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How Accurate Are Weather Forecasts? Predicting Mother Nature 

How accurate are weather forecasts? Your local news might have given you several wrong predictions, so you wonder about the accuracy of weather forecasts. Weather forecasting is an old tradition that started from superstition and went into science.

As the human race advanced, we created technologies that allowed us to look at various natural patterns and predict the weather. 

Sometimes, These predictions come to pass, while they don’t pan out. So, how accurate can a weather forecast be? Let’s find out;

How Accurate Are Weather Forecasts?

The accuracy of a weather forecast depends on how long into the future the prediction is since it affects the variables. 

You can get about 95% accuracy from a 3-day forecast and 80% from a 7-day forecast. Forecasts for 10 days or more are more inaccurate, with a 50% chance of happening as the variables increase.

How Weather Forecasts Are Made

Environmental satellites provide Some information needed to make a weather forecast. NOAA, the National Oceanic and Atmospheric Administration, operates three types of environmental satellites that monitor Earth’s weather:

1. Geostationary satellites

NOAA’s Geostationary Environmental Operational Satellite-R (GOES-R) series satellites orbit about 22,000 miles above Earth and give a snapshot of the current weather. The term “geostationary” refers to satellites that orbit at an identical speed as the Earth.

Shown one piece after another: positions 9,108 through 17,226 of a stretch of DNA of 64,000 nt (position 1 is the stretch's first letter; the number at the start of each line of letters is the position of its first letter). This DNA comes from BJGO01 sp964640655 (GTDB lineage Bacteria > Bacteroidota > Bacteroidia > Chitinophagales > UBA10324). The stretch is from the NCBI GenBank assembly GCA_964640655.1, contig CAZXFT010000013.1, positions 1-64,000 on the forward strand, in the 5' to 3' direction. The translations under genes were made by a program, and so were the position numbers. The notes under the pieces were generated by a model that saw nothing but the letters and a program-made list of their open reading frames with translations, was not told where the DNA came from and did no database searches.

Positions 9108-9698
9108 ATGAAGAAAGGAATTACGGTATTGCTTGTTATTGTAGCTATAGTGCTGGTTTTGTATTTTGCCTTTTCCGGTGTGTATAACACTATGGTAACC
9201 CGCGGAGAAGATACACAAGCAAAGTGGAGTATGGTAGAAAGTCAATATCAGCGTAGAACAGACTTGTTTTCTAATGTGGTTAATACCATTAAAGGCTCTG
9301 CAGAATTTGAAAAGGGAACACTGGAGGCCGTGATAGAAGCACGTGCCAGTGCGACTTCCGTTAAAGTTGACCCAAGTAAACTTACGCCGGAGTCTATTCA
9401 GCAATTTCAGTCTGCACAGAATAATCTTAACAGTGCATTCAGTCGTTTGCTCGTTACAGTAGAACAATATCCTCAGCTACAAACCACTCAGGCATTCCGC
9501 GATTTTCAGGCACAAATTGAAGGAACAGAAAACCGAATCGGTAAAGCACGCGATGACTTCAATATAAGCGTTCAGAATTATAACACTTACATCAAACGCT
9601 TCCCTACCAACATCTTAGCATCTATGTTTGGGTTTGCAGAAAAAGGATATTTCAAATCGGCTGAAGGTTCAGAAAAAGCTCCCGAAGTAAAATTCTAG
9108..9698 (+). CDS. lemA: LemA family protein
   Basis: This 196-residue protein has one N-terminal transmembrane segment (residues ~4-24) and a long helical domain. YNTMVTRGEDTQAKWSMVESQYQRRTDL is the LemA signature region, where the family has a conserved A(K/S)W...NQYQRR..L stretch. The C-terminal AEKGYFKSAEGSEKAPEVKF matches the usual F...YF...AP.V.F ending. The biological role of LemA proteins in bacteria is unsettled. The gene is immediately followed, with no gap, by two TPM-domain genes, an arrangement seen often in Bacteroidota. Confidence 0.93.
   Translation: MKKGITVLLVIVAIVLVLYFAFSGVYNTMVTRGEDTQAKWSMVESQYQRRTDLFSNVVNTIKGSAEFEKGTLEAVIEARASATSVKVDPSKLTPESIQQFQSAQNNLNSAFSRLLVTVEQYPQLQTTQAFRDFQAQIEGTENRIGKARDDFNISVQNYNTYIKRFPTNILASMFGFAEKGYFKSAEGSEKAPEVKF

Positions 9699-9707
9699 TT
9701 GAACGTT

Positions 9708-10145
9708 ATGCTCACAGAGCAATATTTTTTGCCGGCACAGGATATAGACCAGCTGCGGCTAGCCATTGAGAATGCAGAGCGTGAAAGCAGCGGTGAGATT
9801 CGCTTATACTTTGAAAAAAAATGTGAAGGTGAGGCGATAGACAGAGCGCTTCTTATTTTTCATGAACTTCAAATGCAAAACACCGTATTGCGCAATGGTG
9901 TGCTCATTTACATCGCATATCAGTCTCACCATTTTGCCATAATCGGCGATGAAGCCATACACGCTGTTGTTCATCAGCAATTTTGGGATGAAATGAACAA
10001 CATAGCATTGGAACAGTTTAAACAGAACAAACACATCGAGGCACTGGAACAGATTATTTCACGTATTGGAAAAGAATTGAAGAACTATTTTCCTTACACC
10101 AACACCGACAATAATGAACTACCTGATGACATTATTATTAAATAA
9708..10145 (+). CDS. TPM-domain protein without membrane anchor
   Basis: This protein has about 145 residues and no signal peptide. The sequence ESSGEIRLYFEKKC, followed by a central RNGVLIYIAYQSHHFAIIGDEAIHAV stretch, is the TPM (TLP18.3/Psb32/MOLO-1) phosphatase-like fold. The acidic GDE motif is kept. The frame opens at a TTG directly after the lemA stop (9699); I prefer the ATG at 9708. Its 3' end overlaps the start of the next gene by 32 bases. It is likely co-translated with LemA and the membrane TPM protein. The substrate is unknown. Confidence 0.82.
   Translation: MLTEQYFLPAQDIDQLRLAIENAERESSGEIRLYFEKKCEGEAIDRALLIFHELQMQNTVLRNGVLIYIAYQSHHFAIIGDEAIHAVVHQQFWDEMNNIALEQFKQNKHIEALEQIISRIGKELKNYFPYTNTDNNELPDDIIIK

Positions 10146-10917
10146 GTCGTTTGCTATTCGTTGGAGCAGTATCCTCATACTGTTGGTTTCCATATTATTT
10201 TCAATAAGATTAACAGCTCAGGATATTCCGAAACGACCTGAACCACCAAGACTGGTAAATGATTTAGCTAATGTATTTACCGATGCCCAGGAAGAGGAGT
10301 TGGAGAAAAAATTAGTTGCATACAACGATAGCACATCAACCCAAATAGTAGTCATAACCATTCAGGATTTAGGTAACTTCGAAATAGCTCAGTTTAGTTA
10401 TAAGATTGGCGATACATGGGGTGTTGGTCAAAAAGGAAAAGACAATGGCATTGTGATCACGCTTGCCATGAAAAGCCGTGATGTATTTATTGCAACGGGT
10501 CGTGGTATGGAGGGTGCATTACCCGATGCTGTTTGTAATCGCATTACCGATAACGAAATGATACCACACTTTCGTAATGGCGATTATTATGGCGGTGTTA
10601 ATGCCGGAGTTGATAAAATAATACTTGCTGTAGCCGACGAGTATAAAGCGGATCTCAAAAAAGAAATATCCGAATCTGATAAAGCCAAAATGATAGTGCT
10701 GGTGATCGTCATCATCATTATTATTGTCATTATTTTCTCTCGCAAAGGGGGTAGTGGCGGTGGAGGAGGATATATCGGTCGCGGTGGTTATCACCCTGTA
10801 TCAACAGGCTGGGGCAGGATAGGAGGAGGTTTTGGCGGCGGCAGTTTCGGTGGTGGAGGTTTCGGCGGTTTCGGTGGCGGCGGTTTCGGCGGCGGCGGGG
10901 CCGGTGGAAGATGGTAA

This implies they can take photographs in near-continuous succession over a similar area. They can provide the latest updates regarding severe weather because they concentrate on a single location. 

This data assists forecasters in determining how quickly a storm, like a hurricane, is building and moving.

2. Polar-orbiting satellites

NOAA’s Joint Polar Satellite System (JPSS) satellites orbit about 500 miles above Earth. They circle our planet 14 times per day, from pole to pole. 

Because they orbit as the Earth rotates beneath them, these satellites can observe every area of the planet twice daily. 

Polar-orbiting satellites can provide high-resolution monitoring of Earth’s atmosphere, clouds, and oceans. 

Polar-orbiting satellites can help meteorologists estimate long-term forecasts up to 7 days in advance by monitoring global weather patterns.

Polar-orbiting satellites gather critical data for models that anticipate severe weather days in advance, such as hurricanes, tornadoes, and blizzards. 

They also require the data they collect to analyze environmental dangers, including droughts, forest fires, deteriorating air quality, and dangerous coastal waters.

3. Deep space satellite 

Deep Space Climate Observatory (DSCOVR), created by NOAA, circles one million miles above Earth. 

It provides cosmic weather alerts and forecasts and daily monitoring of the quantity of energy from the sun absorbed by Earth. 

DSCOVR also collects data on ozone and aerosols in the Earth’s atmosphere. These variables are crucial in forecasting air quality. Polar-orbiting satellites give the most helpful information for long-term weather forecasting. 

These satellites utilize devices to monitor the energy radiated by the Earth and atmosphere, known as radiation. This information is fed into weather models, which results in more accurate weather predictions.